After dinner we headed out for a drink. Location was our main consideration in picking a place and because we were in southeast, on upper Division, I suggested the Sapphire Hotel, which I was thinking of as a queer friendly place, although I don’t know why I was thinking that. Maybe because I went there once with VR and the waitress had flirted with us. MTB and I were talking and laughing and leaning into one another as we walked into the Sapphire. Holding hands tight. Right away we both noticed that we were getting stared at, as if our walking in that door was like sliding a needle across the record. It was weird and we tried to laugh it off and find a place to sit, but the only two seats, side by side, were at the bar and one of the stools had some kind of schmutz on it. We stood at the bar and tried not to figure out if the bartender was purposefully ignoring. I might have even tried to clean up some of the junk with napkins before we finally got the  bartender to give us a rag. Even with a rag it was impossible to fully clean up the schmutz, which most likely was some kind of mustard. Little globules kept showing up everywhere — on the floor, on the stool rung, under the seat — and the bartender stayed too busy to pay any attention to our efforts. I started to feel like I was in a really bad TV show, which seemed so absurd because MTB and I were so impossibly high on each other. We finally got some water from the bartender and gave back the nasty rag. This is stupid, I was thinking, and I just looked at MTB and said “lets get the fuck out of here.” She smiled so big at me and squeezed my hand and told me good call.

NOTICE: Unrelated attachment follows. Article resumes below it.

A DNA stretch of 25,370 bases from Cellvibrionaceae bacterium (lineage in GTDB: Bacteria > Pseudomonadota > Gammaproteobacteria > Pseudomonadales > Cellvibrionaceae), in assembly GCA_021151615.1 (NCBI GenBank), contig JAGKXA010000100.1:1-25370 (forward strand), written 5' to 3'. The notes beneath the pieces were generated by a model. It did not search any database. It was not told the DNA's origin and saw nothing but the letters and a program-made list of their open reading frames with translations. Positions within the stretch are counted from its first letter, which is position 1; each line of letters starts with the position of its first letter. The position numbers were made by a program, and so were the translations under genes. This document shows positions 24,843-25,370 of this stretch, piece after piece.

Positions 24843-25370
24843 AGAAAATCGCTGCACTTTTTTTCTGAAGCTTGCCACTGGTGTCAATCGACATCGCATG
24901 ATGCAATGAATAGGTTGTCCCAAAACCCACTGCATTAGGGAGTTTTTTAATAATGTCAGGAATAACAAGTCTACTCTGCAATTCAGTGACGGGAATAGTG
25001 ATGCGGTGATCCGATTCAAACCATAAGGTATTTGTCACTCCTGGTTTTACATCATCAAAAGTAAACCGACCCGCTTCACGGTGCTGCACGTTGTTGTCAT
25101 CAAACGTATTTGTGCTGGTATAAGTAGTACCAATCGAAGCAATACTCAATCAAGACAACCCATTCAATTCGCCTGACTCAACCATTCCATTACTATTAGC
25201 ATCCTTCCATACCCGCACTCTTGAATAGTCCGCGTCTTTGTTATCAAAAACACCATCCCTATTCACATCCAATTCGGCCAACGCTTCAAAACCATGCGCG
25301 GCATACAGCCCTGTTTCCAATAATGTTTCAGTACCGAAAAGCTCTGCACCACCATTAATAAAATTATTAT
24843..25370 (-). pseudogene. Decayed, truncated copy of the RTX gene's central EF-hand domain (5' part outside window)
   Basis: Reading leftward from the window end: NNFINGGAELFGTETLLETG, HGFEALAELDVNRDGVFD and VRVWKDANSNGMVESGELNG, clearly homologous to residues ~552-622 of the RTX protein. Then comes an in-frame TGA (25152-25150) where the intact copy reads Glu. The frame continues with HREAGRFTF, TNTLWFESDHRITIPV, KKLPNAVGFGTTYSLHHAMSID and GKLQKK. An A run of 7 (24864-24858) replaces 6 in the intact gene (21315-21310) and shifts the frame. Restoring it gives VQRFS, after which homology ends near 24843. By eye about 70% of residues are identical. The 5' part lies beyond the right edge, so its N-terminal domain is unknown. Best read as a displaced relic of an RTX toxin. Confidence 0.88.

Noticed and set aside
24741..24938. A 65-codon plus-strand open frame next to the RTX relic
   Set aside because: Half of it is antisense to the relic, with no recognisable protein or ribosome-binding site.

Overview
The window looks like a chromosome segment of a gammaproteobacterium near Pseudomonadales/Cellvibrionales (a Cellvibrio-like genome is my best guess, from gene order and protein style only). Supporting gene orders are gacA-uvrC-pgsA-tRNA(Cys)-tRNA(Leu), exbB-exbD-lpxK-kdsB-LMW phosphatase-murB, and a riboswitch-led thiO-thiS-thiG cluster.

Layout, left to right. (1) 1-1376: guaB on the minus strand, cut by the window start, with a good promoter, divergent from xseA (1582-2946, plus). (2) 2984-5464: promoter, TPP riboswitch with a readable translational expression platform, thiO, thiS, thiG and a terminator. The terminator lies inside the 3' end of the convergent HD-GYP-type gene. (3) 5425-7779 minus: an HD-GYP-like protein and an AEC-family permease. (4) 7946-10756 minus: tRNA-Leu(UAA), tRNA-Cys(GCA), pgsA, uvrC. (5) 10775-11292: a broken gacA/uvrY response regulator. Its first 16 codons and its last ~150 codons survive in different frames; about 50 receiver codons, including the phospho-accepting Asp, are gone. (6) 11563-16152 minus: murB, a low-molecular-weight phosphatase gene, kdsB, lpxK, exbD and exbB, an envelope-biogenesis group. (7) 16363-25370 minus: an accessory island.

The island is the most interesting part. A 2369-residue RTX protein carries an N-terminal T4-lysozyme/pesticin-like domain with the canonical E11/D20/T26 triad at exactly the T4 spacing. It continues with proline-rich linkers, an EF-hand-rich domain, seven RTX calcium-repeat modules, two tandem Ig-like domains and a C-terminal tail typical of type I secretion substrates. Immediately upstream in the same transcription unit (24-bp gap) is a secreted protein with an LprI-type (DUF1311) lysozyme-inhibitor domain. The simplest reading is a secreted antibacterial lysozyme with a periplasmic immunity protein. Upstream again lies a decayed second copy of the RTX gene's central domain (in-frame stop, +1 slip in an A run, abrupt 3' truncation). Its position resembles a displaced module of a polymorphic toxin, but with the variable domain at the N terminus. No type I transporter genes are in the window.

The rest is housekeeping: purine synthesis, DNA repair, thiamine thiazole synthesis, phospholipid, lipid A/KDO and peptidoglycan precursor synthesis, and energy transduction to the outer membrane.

We made a b line to Crush and fell into a small, early in the night, Halloween crowd — a couple of handfuls of people in costumes, the only one I remember being an insanely hot gay guy dressed up as sailor. It was such a fucking relief to be in a “gay” bar. We lamented the demise of the E Room. MTB and I sat close to each other on the couch in the back room and watched people dance and talked and laughed and drank our drinks and made out. Someone got up on the little stage and did some air guitar and we clapped when they were done. A guy who was dancing with a larger group of people came over and asked to take our picture. MTB was immediately suspicious. Why did he want a photo of us? What was he going do with the it? On our very first date at TBA, there were roaming photographers and MTB had purposefully scooted out of the way when this woman was tried to take a picture of us eating ice cream. This gay guy answered that we were hot and really cute together. We laughed. MTB blushed a little bit. I told her I didn’t think it was big deal and also that she is fucking hot and it’s not like he knew who we were, anyway. Not like he could post a photo and say this is MTB and LM at Crush. He took a couple snapshots and said thanks. It didn’t really make sense, but it made us laugh more and squeeze each other tighter and smile bigger. And normally I’m shy about saying things like this, but it was like something magical was happening.